Get Answers Today 601.202.5594
Live the Life You Were Intended to Lead We'll Make Sure Your Family Remains Secure & Intact

Its Risky to Sleep on Your Rights, Even if You Think You are Right!

In Shadden v. Shadden, the Mississippi Courts declined to set aside a California order, even though it appeared California did not have jurisdiction, because the respondent Mother did not contest the California action. The divorce was in California in 2005. The Mother, Dana, was granted custody. Thereafter Father, Keith, moved to Wyoming and Dana and the children moved to Mississippi. In 2007, Keith filed a Motion in California to obtain custody of the children. Dana, apparently concluding California lost jurisdiction when everyone moved, did not contest the California action and Keith was awarded custody. Dana filed her own action in Mississippi to enforce the original California order, but the Mississippi Chancellor dismissed her motion, finding that the California order had been entered and she had failed to respond in California. The Court of Appeals affirmed and held that Dana should have responded in California and appealed the verdict, if necessary.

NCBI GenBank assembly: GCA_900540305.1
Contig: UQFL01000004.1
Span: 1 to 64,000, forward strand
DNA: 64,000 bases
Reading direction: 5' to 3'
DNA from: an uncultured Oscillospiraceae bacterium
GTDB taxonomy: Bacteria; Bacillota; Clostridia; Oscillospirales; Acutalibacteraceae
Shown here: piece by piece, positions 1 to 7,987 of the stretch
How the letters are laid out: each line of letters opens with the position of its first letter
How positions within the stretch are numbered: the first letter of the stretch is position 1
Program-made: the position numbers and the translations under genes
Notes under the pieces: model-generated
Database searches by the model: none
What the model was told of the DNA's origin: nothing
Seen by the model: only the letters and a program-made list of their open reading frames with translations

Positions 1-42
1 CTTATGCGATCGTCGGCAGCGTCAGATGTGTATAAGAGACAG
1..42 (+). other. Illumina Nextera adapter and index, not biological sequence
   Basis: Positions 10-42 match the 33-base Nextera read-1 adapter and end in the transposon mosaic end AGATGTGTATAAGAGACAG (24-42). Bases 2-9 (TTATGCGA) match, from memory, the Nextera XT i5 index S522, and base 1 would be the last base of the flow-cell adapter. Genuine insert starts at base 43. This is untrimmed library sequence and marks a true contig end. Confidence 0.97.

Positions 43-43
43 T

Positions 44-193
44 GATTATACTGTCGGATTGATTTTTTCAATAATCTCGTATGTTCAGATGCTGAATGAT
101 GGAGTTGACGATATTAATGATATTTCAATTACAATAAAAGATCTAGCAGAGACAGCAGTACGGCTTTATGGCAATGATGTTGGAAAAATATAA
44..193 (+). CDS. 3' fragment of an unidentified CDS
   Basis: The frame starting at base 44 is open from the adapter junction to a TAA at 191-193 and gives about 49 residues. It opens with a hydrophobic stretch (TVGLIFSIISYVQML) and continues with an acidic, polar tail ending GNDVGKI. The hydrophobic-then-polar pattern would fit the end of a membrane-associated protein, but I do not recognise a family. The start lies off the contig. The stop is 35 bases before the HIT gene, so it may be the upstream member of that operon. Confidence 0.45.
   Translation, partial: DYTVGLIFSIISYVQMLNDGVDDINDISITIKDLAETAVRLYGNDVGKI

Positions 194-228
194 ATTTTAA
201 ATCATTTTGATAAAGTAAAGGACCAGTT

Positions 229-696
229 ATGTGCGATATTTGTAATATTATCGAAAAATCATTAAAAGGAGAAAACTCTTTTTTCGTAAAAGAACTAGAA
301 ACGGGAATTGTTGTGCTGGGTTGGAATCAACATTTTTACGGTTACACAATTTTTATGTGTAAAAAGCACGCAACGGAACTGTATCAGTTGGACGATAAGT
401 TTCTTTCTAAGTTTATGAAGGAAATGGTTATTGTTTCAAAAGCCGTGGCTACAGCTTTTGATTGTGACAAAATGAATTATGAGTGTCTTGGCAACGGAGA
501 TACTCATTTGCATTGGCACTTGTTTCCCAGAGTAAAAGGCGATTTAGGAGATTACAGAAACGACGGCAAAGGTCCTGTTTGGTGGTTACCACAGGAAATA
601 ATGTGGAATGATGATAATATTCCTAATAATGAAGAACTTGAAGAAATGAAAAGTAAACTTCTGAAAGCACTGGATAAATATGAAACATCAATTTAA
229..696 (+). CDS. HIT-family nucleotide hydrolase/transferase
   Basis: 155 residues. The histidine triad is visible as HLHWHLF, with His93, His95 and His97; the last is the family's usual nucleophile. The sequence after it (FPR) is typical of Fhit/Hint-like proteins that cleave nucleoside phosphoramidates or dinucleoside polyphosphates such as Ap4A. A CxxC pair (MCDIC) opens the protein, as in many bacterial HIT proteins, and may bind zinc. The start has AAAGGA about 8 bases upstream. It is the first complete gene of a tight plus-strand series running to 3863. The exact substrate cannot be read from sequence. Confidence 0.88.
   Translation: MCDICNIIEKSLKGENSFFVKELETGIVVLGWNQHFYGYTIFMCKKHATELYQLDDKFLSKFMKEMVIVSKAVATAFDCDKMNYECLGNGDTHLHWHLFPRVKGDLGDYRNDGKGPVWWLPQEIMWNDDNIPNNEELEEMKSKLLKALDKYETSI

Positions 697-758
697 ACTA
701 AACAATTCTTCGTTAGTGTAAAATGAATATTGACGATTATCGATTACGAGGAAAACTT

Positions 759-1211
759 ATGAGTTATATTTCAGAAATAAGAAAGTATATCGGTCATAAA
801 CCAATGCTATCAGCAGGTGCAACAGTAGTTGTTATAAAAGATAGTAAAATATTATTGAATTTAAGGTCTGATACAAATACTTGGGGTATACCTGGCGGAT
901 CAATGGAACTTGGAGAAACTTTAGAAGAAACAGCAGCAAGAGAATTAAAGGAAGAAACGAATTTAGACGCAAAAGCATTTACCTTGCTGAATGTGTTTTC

This case clearly proves that playing aggressive games with notions of jurisdiction is very dangerous and a party should make sure it takes nothing for granted.